Biden’s First Foreign-Policy Crisis Is Already Here
China’s threats against Australia cannot go unanswered by the United States.
The Kafkaesque World of Sudanese Refugees in Israel
Aid organizations fear that Israel is about to deport thousands of asylum-seekers to Sudan now that the two countries have made peace.
The United States Needs More Wine to Stand Up to Chinese Bullying
Strategic economic reserves can allow Washington to bolster smaller countries like Australia.
How to Kick-Start a New Trans-Atlantic Era
The European Union’s foreign minister explains his vision for a new U.S.-Europe partnership for the next four years.
Senate Effort to Stop Trump Arms Sales to UAE Fails
But the vote laid down a marker for the incoming Biden administration on Democrats’ opposition to Middle Eastern arms sales and U.S. involvement in the conflict in Yemen.
Biden Defends Choice of Austin for Defense Secretary
Some lawmakers and many national security experts are wary of another general atop the Pentagon, but Lloyd Austin has the president-elect’s ear—and backing.
India’s Congress Party Needs to Ditch the Nehru-Gandhi Family
Once an asset, the clan has become an electoral liability.
Italy’s Economy Is Under Pressure as Pandemic Continues
The government is walking on a tightrope as the coronavirus crisis grinds on.
The East Timor Model Offers a Way out for Western Sahara and Morocco
Western Sahara’s fate lies in the hands of the U.N. Security Council.
Democracies Need a United Strategy Against China
“America first” doesn’t work against a global opponent.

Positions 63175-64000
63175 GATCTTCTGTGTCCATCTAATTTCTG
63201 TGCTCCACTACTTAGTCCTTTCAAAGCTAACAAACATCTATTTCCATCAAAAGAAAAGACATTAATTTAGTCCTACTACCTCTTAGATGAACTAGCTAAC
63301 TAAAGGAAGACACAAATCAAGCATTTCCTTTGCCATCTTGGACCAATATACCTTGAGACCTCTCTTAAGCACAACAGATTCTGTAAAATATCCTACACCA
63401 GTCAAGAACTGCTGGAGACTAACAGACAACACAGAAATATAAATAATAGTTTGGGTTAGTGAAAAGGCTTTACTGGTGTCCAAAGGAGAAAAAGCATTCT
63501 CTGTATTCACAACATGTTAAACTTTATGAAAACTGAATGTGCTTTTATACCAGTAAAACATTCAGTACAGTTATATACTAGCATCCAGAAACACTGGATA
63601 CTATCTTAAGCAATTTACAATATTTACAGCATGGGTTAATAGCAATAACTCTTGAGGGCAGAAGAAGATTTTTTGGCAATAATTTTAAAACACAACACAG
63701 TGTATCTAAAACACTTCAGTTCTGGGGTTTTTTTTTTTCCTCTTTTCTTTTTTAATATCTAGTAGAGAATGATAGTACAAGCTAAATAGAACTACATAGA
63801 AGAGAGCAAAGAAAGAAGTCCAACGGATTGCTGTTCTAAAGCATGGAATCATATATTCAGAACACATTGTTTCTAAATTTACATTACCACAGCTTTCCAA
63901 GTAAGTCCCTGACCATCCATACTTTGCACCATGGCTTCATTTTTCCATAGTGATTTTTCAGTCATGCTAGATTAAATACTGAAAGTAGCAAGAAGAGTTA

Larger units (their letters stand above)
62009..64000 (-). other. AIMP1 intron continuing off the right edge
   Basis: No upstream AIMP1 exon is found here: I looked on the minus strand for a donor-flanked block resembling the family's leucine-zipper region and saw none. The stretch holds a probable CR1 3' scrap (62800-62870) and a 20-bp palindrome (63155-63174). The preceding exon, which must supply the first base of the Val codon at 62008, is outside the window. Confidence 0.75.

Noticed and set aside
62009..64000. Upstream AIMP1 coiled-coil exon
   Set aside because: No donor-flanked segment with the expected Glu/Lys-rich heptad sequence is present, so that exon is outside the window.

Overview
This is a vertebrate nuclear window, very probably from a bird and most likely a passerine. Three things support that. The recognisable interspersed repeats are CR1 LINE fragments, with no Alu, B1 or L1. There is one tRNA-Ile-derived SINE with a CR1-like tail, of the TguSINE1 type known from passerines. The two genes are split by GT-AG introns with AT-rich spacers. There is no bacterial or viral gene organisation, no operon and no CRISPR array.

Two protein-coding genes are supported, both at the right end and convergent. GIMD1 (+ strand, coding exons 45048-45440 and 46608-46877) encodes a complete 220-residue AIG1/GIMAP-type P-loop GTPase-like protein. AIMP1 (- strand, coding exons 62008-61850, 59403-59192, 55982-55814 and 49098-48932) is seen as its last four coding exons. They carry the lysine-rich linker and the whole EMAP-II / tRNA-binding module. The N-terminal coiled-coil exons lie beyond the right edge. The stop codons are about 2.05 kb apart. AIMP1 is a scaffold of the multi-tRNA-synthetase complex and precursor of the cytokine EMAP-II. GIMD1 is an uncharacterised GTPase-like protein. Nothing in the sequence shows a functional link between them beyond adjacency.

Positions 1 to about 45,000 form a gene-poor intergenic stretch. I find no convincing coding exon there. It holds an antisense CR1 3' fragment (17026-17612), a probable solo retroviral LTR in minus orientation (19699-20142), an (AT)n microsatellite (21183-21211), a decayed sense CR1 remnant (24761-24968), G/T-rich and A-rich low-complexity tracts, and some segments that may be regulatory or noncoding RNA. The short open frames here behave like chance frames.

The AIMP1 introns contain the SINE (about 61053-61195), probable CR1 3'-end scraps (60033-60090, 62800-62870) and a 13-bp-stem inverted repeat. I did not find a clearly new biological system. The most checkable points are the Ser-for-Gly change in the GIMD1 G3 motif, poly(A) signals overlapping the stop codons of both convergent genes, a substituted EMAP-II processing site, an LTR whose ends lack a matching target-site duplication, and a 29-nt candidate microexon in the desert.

Western Europe Is Losing Its Immigrants
Eastern Europeans are returning home in droves. Here’s what that means for Eastern Europe’s economies—and the European Union.
Germany Could Have Delivered Justice for Civilian Drone Strike Victims. It Failed.
Missiles remotely fired with the assistance of a U.S. base on German soil killed my family in Yemen, but neither German nor U.S. courts are willing to hold anyone accountable.
The Virtual Transition
Biden’s landing teams are steering clear of an administration that has often served as a COVID-19 superspreader event.
What Is Europe’s ‘Once-in-a-Generation’ Offer to America?
The EU vows to seize the opportunity posed by the new U.S. administration—but muddled strategy still stands in the way.
The Trump State Department’s Swan Song? A Strange, Flawed China Paper.
The U.S.-China conflict may be the defining 21st-century challenge, but the recommendations stand out by what they fail to address.
Biden to Name Former General as Defense Secretary
Lloyd Austin would be the first Black person to serve in the job.
How to Buy Time on the Korean Peninsula After Trump’s Theatrics
There’s a right man for the job of a careful review.
Document of the Week: Aid Donors Blast UNDP for Resisting Appeals to Fight Corruption
A dozen wealthy donor states press the United Nations Development Program to investigate allegations that funds were misappropriated from a Russia climate program it managed.
China Is Both Weak and Dangerous
“The China Nightmare” lays out the risks of a surprisingly fragile state.
Forget Greenland, There’s a New Strategic Gateway to the Arctic
The Faroe Islands have a history of trading with everyone who will buy their fish. With growing tensions in the Arctic region, the islands are now receiving more attention from superpowers.
Biden Thinks He’s Tough on China. He’s Just Complacent.
The United States—from a combination of arrogance and ignorance—is preparing to tie its own hands on China policy.
Report Sheds Light on How Biden’s Future NSC Chief Wants to Reshape U.S. Foreign Policy